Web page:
RootMetrics informs us that, in terms of the choice of phone for testing, their goal is to assure that testing is reflective of the best possible end-user experience on each operator’s network. “To that end, we go through an extensive device benchmark process to determine which phone works best for each network rather than using the same device across all operators by default,” said the spokesperson.

In this case, the OnePlus 7 Pro 5G was the best device for testing EE, while the Xiaomi device was the best device for Vodafone’s network.

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Mark Jackson
By Mark Jackson
Mark is a professional technology writer, IT consultant and computer engineer from Dorset (England), he also founded ISPreview in 1999 and enjoys analysing the latest telecoms and broadband developments. Find me on Twitter, , Facebook and Linkedin.
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7 Responses
  1. Avatar Jamie Simms says:

    This report does show that the data for speed tests is inaccurate due to handset differences. As I was in Cardiff city centre on Saturday 21st September all day it was a nice sunny day and there was lots of locals out shopping and sitting outside bars & restaurants plus there was an event on at Principality stadium with over 50,000 additional visitors.

    I was still getting regular speeds of over 450Mbps download and upload over 25Mbps on Vodafone 5G this was very impressive

    1. Mark Jackson Mark Jackson says:

      In fairness that’s one test in one location vs 10,070 at different locations and times of day across the city. Mobile is inherently variable, so you have to create a good body of data in order to give it a fair reflection.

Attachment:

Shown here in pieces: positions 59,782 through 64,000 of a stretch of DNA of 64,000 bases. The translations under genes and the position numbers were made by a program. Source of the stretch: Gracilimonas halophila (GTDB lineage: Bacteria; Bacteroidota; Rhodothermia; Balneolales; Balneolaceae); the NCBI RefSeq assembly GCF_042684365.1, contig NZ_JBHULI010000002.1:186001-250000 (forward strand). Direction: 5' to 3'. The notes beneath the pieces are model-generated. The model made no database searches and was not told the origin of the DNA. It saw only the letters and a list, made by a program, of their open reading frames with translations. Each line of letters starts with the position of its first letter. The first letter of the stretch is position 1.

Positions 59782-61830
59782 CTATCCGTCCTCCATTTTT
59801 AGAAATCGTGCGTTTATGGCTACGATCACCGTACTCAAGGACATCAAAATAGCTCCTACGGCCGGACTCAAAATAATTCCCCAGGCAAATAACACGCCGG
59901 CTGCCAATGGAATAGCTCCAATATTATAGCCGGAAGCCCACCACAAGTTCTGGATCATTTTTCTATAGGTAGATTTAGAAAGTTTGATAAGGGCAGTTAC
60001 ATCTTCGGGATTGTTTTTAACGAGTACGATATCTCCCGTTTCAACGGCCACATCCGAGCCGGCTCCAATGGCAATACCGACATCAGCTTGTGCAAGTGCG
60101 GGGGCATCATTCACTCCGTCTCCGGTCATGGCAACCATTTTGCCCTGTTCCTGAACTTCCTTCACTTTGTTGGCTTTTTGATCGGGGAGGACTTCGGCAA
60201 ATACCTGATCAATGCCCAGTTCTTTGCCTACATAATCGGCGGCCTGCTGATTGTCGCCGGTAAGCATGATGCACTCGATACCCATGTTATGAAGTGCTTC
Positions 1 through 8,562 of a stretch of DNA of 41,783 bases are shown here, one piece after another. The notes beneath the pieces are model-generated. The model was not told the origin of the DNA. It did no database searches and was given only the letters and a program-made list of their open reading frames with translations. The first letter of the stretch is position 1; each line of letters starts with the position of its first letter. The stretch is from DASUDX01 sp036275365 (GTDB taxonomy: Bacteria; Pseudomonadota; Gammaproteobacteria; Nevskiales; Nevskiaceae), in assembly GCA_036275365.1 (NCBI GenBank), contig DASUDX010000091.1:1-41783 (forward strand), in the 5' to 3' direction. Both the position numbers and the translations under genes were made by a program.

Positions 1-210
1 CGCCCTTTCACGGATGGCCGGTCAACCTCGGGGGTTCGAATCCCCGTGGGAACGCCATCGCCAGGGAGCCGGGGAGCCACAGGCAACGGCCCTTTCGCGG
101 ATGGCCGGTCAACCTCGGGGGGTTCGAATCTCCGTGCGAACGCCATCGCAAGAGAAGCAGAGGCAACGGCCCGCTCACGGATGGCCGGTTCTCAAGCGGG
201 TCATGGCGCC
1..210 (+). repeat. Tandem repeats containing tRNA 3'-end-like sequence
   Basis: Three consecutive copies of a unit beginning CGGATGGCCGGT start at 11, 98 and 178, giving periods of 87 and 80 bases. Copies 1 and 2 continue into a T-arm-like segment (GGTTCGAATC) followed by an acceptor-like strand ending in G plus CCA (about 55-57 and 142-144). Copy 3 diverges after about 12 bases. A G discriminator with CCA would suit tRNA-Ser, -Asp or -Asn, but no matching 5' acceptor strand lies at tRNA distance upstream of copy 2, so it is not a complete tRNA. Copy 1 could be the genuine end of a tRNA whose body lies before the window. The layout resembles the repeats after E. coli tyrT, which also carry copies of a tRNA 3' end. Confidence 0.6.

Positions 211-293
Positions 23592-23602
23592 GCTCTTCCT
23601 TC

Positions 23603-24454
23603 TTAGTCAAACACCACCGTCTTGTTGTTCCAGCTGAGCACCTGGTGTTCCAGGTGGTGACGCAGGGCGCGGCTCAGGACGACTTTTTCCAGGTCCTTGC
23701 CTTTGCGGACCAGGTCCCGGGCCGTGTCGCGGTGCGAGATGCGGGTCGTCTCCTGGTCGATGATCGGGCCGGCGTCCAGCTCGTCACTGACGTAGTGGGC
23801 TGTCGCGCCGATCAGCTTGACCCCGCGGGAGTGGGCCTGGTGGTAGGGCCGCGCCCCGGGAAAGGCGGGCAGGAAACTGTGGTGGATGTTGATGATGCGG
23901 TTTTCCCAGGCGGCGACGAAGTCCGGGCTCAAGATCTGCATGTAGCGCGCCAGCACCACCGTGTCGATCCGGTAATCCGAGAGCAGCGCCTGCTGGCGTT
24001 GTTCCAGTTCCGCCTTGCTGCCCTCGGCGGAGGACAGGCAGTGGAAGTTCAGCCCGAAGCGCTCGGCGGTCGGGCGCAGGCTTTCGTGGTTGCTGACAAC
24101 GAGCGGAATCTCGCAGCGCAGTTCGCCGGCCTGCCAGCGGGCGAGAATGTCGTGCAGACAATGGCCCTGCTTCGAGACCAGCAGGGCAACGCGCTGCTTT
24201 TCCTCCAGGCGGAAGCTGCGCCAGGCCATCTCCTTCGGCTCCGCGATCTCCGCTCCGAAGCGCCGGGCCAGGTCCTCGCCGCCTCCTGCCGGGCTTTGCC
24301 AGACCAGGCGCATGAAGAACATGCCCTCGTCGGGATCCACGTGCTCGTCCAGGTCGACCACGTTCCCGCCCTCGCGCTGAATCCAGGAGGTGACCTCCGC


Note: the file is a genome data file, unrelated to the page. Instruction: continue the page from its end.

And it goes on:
2. Avatar David says:

      My brother In Law is a fiend engineer for RM and he was the guy who did this testing. Well him and 2 others. I’ve seen what he does , He might have 15-20 of the latest and previous year handsets laid out on a bed in a hotel room when he is testing. They don’t just wonder around with 1 handset and say “that’ll do” he’s usually in 1 location for over a week. I know which Hotel he was in in Cardiff and he was there for a week – When I see his set up it blows my mind!

    3. Avatar David says:

      Field* haha – the other one, not so much 🙂

    4. Avatar Jamie Simms says:

      Mark Jackson- I did a number of Speedtests over 20 in the day and they were in different locations around Cardiff . The tests were done on Speedtest.Net,N Perf,Fast and Think Broadband testers.

      That’s why I found it strange that on a day when the city is busier than usual that the speeds I observed were a lot higher than Root Metrics reported I do wonder if it is the handset they used as looking back on their Birmingham report the peak speed observed was again quite bit slower than speeds I have seen.

    5. Avatar Connor says:

      I said this on the Birmingham one too but their average was slower than my usual average low and I could easily pull over double that through a lot of places in Birmingham. I have a Note 10+ 5G

  2. Avatar David says:

    All linked into a massive laptop and some other RF equipment. Looks like something out of Ghost Busters!